• Sumo Deadlift – Similar to the squat the sumo deadlift is one of the barbell lifts that use more of the hips and quads in the motion used. You have your feet wider apart and your hands inside the feet. You should start with lighter weights.
  • Hex/Trap Bar Deadlift – Uses a special bar, the hex bar, to change how the mechanics work and helps distribute your weight evenly.
  • Romanian Deadlift, Stiff-Legged Deadlift, Straight Leg Deadlift – The legs stay straight with the knees bent just ever so slightly and you start from shin height. As you lower the hips move back and with this deadlift, dropping the bar in a controlled manner is still important.
  • Snatch Grip Deadlift – The grip you use here is different, it is wider and works out the hamstrings really well. You will see this in Olympic lifting events. It strengthens the snatch pull.
  • Deficit Deadlift / Rack Pulls – You use the rack to shorten the lift so that your movement is upper, not lower. It uses your back extension more than drive from your legs. The deficit deadlift bar skill is for the experienced.
  • The Hack Lift – As mentioned there are different barbell types and the hack lift is one of them. It works your quadriceps but is one of the more risky types of lifts as it puts more strain on your knees.
  • Kettlebell Deadlift If you are worried about how long a deadlift bar is, or that your barbell deadlift technique is not right, you can try a kettlebell deadlift weight. The kettlebell goes between your feet and you get in a squat position bending the knees and using both hands on the kettlebell. Again, your spine should be neutral, not curved and you need to get your core ready and tighten your glutes as you raise your body, keeping your arms stretched out and lifting the kettlebell as you rise. From the standing position bend your knees and go back down in a controlled manner. That is how to do a kettlebell deadlift.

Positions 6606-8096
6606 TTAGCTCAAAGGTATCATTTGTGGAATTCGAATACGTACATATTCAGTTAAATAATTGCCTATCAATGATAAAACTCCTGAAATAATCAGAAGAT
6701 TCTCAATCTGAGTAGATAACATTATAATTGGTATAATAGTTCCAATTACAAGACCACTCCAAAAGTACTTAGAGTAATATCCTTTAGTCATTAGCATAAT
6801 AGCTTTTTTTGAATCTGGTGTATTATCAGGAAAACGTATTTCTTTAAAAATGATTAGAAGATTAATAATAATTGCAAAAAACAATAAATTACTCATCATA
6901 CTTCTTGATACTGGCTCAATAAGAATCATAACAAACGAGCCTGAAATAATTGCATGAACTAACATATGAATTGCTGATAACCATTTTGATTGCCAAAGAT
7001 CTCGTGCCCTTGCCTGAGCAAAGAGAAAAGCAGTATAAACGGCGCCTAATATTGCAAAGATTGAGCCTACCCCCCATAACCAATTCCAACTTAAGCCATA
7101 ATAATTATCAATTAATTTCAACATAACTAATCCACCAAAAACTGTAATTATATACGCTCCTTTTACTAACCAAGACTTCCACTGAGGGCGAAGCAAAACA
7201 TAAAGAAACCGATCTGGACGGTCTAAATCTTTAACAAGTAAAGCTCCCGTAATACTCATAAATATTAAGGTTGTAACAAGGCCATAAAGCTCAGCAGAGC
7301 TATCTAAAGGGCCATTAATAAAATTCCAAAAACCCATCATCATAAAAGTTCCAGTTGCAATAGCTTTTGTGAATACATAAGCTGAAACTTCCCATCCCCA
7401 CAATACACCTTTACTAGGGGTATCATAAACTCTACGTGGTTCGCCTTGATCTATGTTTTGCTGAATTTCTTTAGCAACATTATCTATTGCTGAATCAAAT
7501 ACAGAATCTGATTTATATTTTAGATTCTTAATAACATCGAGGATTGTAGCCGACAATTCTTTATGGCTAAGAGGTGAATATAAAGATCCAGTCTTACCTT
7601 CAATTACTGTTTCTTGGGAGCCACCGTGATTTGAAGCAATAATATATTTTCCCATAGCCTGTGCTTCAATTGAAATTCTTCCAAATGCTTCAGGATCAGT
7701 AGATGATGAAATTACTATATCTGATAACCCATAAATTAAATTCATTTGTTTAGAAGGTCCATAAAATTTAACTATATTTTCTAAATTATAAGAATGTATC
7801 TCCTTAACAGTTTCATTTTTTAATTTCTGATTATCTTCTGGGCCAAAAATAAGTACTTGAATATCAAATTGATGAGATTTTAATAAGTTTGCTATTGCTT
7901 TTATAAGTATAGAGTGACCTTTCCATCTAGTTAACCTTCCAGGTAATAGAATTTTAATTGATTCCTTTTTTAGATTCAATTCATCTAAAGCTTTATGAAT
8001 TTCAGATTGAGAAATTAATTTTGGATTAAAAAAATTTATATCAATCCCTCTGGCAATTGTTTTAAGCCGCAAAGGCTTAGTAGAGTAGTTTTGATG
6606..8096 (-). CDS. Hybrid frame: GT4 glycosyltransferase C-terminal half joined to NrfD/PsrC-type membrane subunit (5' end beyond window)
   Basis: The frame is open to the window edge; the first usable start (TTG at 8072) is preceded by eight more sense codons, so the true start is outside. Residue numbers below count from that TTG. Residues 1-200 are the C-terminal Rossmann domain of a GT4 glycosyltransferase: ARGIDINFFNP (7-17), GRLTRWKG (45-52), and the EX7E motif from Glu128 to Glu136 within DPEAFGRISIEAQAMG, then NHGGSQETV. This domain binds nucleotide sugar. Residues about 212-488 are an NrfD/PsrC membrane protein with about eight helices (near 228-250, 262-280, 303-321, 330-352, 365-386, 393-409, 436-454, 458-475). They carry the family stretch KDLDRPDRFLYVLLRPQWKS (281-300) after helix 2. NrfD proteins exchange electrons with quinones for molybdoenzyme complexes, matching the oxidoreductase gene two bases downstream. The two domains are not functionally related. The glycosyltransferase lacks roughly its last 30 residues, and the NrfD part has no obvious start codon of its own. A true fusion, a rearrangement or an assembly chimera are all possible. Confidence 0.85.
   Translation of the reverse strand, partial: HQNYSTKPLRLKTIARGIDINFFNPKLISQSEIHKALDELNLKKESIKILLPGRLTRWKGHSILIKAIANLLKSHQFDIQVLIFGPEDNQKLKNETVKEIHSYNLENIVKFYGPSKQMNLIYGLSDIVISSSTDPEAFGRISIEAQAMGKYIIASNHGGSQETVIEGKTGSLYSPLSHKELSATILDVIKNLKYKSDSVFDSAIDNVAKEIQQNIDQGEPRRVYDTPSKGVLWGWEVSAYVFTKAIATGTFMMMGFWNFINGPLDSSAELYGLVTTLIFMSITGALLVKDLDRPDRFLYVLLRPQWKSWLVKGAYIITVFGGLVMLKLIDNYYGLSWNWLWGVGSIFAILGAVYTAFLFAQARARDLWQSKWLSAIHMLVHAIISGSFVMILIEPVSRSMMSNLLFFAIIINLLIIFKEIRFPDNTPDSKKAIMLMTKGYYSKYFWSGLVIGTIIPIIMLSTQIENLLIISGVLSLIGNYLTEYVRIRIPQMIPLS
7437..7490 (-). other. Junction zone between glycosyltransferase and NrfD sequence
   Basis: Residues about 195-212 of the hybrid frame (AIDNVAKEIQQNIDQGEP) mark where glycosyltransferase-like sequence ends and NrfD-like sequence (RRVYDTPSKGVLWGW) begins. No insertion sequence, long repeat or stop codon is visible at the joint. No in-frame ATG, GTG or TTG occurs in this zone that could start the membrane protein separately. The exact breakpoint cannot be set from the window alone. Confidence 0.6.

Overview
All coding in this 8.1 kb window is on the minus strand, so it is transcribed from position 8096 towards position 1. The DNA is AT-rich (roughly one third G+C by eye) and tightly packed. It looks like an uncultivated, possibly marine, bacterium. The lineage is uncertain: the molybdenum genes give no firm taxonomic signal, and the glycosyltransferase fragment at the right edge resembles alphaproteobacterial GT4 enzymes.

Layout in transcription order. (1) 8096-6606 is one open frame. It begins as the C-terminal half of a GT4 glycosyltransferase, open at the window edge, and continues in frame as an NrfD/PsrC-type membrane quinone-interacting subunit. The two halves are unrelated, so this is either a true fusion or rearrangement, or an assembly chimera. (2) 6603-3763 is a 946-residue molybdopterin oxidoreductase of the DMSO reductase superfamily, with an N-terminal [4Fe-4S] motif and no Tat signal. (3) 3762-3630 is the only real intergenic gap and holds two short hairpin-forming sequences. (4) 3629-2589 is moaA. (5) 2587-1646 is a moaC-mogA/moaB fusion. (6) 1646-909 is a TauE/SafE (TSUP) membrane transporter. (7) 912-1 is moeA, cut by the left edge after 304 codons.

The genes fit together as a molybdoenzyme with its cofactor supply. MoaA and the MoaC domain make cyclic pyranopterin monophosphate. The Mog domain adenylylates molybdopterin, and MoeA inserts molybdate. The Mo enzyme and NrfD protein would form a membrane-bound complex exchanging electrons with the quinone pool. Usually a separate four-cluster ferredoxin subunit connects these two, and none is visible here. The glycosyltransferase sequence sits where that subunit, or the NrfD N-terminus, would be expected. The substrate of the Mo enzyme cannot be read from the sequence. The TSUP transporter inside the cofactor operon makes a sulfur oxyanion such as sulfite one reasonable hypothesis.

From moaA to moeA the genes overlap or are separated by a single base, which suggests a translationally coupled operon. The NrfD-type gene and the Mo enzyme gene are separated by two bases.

Take a look at some useful videos online for things like a barbell deadlift video or dumbbell deadlift tutorial to see how they are done.

What Muscles Do Deadlifts Work?

Are you wondering what does deadlift work? The answer to that depends on what type of deadlifts you do. But with conventional lifting, you have all the main muscles in your lower body really! Your glutes, hamstrings, quads, lower, middle and upper back muscles, and your core too! You get a lot of deadlift muscles worked when you include regular lifts in your training and workout sessions!

Heaviest Weight Ever Deadlifted

For men the heaviest weight ever deadlifted is Eddie Hall in 2016. He was the first man to lift 500 kg and still holds the record.

eddie hall deadlift record

For women, Becca Swanson holds that record, currently having deadlifted 309.98 kg.

Becca Swanson-deadlift record

Beginners Guide on How much Weight to Deadlift

How much weight to deadlift beginner 101 is to make sure you start light. You need to practice your form anyway so work with a lighter weight and establish your movement and your position. When you are thinking about how much should I deadlift, what you can manage is different from someone else, so have a trainer help you. There is also the guide below that helps you work out what to lift. This is your 1RM.

  • A beginner deadlift weight guide is to find the heaviest weight you can lift doing it 4 to 6 times. Then put it in the equation (weight lifted x 1.1307) + 0.6998.
  • If you can do 4 reps of 50 kg then the equations would be (50 x 1.1307) + 0.6998 and that gives you your 1RM. In this example, it would be 57.24 kg.
  • From there with your trainer, you can decide when you deadlift how much weight to lift depending on what your goals are, for endurance you would lift a higher percentage of the 1RM, for explosive training you would drop to 50% of it.

Your deadlift weight changes as you build up the reps and sets. But keep in mind that you should keep the deadlift to once or twice a week. Your average deadlift will increase as you grow stronger and you can move to things like doing a heavy dumbbell deadlift.

How to Deadlift Safely to Avoid Injuries

It is important to stress that you need to learn proper form and use an expert trainer to avoid a serious deadlift injury. Why a deadlift is dangerous is when the proper form is not learned and filled for every single set and rep. It is easy to get caught up in the idea of getting stronger and lifting more but focus on what is important first.

The key to how to deadlift safely is to have support from an expert and to learn the right technique. Deadlifting can help with back pain and improve your strength and health. But they have to be done in the right way. Make sure you include stretching and avoid rounding your back, hyperextension and twisting. That is how not to deadlift!